The Crosley Building
The Crosley Building is a ten story light industrial facility located in the Camp Washington neighborhood of Cincinnati, Ohio. Throughout it's long history, it has been home to the design and manufacture of Crosley cars, radios, and refrigerators (amongst other things). The studios of WLW and a handful of other broadcasting stations owned by the Crosley Corp. were also housed on the top floors of this building. Throughout the last half of the past century the Crosley Corporation has dissipated, and so too has their flagship facility.
Built to house the headquarters of the Crosley Corporation in 1928, the Crosley Building was a state-of-the-art facility. Samuel Hannaford and Sons were responsible for the design of the building. The famous architect had retired in 1904 and passed away in 1911, leaving the firm behind to his sons. They carried on his legacy, and adapted their style to fit the popular trends of the time and requests of the clients. The ornamentation of the Crosley Building is based upon the art deco style, a very new and trendy style in the late 1920's; this detailing is visible on what is left of the street level facade, as well as on the tower.
The lower floors of the building originally served as manufacturing and production facilities for Crosley radios and other appliances. Aside from this building, an adjacent structure now owned by Reliable Castings was part of the Crosley facility. A large warehouse across the street was built and operated by Crosley as well, and originally connected via an enclosed bridge two stories above the ground. The entire facility was served by rail sidings, allowing quick access to the warehouse and production centers. The rails are still partially visible today, after decades of disuse and covered in layers of pavement. There are several smaller buildings scattered throughout Camp Washington that were at one time or another owned and utilized by the Crosley Corporation.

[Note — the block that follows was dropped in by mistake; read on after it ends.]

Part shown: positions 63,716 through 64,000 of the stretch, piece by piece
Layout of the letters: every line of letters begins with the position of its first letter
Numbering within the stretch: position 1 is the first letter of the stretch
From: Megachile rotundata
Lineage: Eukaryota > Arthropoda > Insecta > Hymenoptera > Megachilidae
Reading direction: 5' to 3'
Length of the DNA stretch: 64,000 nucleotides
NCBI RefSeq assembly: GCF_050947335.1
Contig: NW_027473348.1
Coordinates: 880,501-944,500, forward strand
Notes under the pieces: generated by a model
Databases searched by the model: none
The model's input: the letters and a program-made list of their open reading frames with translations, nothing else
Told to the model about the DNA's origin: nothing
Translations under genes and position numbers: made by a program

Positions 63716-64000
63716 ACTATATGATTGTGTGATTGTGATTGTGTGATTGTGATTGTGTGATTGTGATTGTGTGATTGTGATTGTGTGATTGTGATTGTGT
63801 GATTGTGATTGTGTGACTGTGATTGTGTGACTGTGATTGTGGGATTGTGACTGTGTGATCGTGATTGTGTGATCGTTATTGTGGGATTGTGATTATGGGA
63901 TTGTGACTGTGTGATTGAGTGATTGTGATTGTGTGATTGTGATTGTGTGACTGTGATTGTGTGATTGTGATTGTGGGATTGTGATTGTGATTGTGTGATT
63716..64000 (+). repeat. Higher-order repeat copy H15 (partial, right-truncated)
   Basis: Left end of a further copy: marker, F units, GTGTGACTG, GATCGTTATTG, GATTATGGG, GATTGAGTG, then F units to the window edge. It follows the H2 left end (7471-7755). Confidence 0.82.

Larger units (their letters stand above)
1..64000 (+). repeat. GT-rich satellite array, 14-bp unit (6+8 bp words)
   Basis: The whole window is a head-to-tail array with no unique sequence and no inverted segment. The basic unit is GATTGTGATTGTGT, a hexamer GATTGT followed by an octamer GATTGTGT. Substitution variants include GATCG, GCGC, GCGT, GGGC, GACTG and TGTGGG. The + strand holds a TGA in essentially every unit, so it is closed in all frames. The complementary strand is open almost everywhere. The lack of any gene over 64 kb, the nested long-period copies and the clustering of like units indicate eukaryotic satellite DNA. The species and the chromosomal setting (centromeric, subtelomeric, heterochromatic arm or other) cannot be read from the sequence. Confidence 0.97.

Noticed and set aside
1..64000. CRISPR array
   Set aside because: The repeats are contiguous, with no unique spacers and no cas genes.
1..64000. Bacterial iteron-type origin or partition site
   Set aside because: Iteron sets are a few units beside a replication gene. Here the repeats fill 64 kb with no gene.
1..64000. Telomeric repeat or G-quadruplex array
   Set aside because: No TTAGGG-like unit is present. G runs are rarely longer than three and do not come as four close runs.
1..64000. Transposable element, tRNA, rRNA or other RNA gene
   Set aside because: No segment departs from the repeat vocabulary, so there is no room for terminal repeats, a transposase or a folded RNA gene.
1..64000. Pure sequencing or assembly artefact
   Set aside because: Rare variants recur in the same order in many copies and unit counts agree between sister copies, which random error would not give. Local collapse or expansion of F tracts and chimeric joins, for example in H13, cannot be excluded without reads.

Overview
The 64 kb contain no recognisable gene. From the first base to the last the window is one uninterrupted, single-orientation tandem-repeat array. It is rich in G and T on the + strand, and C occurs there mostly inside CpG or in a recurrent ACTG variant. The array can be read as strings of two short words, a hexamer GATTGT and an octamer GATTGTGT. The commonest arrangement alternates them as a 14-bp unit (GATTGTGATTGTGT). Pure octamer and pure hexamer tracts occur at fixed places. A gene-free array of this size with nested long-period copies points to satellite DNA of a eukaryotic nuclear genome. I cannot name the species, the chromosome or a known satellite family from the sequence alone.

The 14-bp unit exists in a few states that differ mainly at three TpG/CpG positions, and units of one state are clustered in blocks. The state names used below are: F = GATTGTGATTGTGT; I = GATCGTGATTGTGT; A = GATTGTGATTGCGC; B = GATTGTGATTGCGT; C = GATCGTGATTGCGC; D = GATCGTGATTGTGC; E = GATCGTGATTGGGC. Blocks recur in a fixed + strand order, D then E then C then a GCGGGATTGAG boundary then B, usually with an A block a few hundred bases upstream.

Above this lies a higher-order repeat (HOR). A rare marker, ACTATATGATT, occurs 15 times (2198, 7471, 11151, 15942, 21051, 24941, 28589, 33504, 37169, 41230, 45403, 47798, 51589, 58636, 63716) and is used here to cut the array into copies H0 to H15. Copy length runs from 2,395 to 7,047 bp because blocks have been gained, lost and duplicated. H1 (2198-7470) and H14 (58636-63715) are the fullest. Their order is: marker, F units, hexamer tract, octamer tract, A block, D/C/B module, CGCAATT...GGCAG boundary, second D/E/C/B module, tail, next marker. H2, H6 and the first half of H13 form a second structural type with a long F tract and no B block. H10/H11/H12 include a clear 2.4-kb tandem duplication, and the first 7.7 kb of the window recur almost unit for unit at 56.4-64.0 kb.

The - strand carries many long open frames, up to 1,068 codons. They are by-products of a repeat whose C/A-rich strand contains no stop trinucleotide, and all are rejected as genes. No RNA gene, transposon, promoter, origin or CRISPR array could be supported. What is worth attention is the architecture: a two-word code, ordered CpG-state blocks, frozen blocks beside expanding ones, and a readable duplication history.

The Crosley Corporation still partially exists, in the Crosley Radio Corporation and the Crosley Corporation (which makes appliances), although neither has a presence in Cincinnati. Most of the companies assets were sold to AVCO Electronics, and in 1960 the Crosley Building was taken over by AVCO which continued to use the facility for its original use - manufacturing radios. In the late 1970's the building was sold, and began to pass through a series of owners. The building was used primarily as a printing facility, but several floors were used as offices and storage. Today, the building is littered with left behind printed materials and various other stored and forgotten goods. The current owner, David Hosea of Hosea Worldwide (a storage and moving company), has been contacted a number of times by the City of Cincinnati for allowing the building to exist in a state of nuisance (example). The current intentions of the owners are unknown, but little to no activity takes place on the site. Environmental assessments have been undertaken, and all utilities are avialable to the 290,000 square foot facility (source).
One of my all time favorite photos of the Crosley Building, taken on the fourth floor.